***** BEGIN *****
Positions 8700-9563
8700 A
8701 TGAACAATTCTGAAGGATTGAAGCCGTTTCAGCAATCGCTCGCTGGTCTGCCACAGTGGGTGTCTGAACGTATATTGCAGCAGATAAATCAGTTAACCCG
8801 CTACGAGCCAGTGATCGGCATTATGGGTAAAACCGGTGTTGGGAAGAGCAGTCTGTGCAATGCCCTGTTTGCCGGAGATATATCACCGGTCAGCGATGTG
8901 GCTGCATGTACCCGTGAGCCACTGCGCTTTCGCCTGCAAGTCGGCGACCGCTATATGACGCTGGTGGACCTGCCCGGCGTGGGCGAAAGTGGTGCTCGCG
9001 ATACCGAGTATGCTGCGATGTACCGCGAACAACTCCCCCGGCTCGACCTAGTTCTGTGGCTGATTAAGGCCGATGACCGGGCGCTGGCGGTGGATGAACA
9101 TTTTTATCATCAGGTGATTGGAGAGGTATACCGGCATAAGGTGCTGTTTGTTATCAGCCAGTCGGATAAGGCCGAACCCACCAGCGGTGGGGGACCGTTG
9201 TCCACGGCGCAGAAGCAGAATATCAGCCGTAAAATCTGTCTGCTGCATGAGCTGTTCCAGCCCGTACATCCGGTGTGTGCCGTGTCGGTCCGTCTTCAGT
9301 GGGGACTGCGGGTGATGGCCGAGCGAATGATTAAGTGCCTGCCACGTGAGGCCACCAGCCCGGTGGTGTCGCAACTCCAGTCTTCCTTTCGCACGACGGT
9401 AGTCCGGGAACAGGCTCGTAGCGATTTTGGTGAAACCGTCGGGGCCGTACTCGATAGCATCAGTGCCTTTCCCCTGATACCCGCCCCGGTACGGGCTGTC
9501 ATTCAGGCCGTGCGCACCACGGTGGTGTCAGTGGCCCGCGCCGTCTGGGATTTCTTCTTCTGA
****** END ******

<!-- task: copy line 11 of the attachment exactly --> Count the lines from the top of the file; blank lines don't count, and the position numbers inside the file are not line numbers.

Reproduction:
9501 ATTCAGGCCGTGCGCACCACGGTGGTGTCAGTGGCCCGCGCCGTCTGGGATTTCTTCTTCTGA